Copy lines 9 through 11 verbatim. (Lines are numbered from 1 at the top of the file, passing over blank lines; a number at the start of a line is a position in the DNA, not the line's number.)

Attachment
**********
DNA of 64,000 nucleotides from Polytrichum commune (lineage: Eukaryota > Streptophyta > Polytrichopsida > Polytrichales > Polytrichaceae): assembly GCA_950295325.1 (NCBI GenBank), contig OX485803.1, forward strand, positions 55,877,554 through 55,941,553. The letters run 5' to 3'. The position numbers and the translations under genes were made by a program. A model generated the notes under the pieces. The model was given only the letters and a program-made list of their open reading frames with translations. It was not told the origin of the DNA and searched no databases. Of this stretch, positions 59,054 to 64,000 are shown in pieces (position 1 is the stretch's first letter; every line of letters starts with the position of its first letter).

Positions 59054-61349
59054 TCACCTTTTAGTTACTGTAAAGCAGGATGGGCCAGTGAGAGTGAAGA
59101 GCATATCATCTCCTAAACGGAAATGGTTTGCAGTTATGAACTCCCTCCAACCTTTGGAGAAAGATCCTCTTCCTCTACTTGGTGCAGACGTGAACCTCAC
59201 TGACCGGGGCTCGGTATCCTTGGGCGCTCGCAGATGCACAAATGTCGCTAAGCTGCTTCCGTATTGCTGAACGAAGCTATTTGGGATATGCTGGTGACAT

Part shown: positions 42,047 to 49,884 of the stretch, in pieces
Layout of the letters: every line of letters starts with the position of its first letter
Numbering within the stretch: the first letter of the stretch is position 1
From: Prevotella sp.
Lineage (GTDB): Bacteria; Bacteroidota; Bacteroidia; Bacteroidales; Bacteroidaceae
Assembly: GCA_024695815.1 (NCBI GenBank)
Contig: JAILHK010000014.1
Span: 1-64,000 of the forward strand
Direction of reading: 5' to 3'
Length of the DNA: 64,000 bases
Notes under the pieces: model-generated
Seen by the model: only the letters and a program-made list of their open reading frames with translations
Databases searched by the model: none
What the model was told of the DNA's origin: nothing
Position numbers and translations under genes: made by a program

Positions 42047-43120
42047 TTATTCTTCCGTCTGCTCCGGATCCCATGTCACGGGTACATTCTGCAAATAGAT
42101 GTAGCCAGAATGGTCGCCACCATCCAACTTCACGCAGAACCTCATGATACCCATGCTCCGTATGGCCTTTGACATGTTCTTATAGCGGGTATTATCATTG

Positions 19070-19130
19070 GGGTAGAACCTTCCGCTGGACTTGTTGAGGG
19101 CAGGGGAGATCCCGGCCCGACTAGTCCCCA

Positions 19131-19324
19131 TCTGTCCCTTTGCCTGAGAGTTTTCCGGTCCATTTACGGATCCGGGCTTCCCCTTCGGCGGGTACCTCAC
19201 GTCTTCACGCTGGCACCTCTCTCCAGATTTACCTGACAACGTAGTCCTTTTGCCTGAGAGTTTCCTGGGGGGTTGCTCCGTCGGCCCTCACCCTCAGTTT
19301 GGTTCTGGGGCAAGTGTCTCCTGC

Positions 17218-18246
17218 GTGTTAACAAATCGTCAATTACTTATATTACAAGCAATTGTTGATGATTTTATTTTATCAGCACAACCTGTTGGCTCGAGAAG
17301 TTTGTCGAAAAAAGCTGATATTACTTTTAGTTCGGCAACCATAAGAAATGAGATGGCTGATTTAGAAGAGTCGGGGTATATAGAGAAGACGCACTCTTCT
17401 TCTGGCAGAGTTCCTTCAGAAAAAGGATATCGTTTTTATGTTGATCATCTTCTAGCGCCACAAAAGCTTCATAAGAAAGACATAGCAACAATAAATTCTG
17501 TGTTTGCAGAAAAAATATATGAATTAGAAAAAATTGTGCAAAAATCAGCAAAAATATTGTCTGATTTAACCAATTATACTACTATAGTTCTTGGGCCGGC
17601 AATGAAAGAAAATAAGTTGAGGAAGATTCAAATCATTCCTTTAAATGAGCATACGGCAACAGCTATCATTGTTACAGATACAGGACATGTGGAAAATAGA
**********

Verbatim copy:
From: Prevotella sp.
Lineage (GTDB): Bacteria; Bacteroidota; Bacteroidia; Bacteroidales; Bacteroidaceae
Assembly: GCA_024695815.1 (NCBI GenBank)